Chapter 7 is the largest and deals with Hebe species and associated cultivars. The species are arranged alphabetically, which makes finding a hebe very easy. However this arrangement does not group related species, which makes comparisons more difficult. The description of each hebe starts with its particular characteristics, and its relationship to other hebes, and may include notes on the various forms available, the plant's history, and its habitat. Each entry concludes with a detailed description and notes on its distribution. One that caught my eye was Hebe 'Swamp', the temporary (or tag) name for a species that grows in the Hikurangi Swamp near Whangarei, in the North Island. It has affinities with Hebe bishopiana and Hebe stricta, with mauve flowers.

Chapter 8 covers Hebe hybrids and cultivars not directly assigned to a species, and each is briefly described. Most of these plants will be known to regular readers of Hebe News, but a number will not, as the book includes cultivars from New Zealand and Australia. For instance Hebe 'Flame' has an intriguing name; it's similar to Hebe 'Carnea'.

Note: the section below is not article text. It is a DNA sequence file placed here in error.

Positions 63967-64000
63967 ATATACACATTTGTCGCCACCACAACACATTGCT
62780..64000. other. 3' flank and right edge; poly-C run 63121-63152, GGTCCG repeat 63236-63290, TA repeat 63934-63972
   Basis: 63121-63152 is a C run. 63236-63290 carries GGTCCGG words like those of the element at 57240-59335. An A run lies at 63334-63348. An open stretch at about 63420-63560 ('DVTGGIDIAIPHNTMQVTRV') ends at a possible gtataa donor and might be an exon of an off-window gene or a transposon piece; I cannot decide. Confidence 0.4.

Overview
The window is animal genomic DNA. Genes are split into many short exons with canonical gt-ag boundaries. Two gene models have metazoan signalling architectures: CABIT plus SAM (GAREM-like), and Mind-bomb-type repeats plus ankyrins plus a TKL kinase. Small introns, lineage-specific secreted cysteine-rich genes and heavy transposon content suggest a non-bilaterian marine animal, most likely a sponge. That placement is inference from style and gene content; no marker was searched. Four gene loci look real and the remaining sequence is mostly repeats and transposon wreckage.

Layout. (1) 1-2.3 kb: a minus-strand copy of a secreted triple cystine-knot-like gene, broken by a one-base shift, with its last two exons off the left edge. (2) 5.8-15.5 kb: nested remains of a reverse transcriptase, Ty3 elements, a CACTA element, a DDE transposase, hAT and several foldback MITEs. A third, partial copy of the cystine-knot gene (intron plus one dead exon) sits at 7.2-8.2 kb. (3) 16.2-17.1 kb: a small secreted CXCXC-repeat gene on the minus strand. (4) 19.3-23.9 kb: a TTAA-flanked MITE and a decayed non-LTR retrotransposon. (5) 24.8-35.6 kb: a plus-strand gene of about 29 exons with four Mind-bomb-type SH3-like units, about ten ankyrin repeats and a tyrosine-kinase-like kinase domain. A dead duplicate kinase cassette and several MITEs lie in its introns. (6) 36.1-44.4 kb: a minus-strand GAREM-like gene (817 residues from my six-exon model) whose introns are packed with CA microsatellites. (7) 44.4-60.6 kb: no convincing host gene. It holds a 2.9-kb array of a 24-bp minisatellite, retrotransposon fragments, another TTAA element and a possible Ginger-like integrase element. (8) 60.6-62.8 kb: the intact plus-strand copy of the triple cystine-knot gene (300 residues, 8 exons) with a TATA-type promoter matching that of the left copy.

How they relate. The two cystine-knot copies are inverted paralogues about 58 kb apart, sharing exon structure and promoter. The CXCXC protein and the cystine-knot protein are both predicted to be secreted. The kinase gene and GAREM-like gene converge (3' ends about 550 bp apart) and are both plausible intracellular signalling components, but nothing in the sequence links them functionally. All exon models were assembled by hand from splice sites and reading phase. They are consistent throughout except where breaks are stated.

Chapter 9 covers the Hebe relatives: Heliohebe (the paniculate hebes, Heliohebe hulkeana, H. lavaudiana, H. raoulii and H. pentasepala, and their hybrids Heliohebe 'Fairfieldii' and H. 'Hagley Park'), Heohebe (crosses between Hebe and Heliohebe), Parahebe and Chionohebe. The book concludes with a glossary and index.

This book is a worthwhile addition to those already published on hebes. The range of topics covered is wide. The text is clear and comprehensive, the photographs good and useful. I will be sure to keep it within easy reach.

We thank Tony Hayter for his permission to reproduce a version of his review originally published in Hebe News, 2006, Vol. 21, No. 3.

Lawrie's book was also reviewed in The Plantsman (published by the RHS), Vol. 3, Part 3, in September 2006.